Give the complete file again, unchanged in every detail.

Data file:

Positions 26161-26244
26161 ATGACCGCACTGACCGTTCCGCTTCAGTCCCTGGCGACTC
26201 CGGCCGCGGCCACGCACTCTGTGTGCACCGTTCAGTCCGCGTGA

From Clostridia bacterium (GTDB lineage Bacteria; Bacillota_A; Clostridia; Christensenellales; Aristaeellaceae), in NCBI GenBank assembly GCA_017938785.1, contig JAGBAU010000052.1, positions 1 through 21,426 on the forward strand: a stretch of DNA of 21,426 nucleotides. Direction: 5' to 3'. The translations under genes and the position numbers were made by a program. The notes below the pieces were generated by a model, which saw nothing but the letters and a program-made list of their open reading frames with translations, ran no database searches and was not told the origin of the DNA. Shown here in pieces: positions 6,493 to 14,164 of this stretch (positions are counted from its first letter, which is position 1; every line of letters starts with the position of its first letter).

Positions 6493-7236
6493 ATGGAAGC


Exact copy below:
Positions 26161-26244
26161 ATGACCGCACTGACCGTTCCGCTTCAGTCCCTGGCGACTC
26201 CGGCCGCGGCCACGCACTCTGTGTGCACCGTTCAGTCCGCGTGA

From Clostridia bacterium (GTDB lineage Bacteria; Bacillota_A; Clostridia; Christensenellales; Aristaeellaceae), in NCBI GenBank assembly GCA_017938785.1, contig JAGBAU010000052.1, positions 1 through 21,426 on the forward strand: a stretch of DNA of 21,426 nucleotides. Direction: 5' to 3'. The translations under genes and the position numbers were made by a program. The notes below the pieces were generated by a model, which saw nothing but the letters and a program-made list of their open reading frames with translations, ran no database searches and was not told the origin of the DNA. Shown here in pieces: positions 6,493 to 14,164 of this stretch (positions are counted from its first letter, which is position 1; every line of letters starts with the position of its first letter).

Positions 6493-7236
6493 ATGGAAGC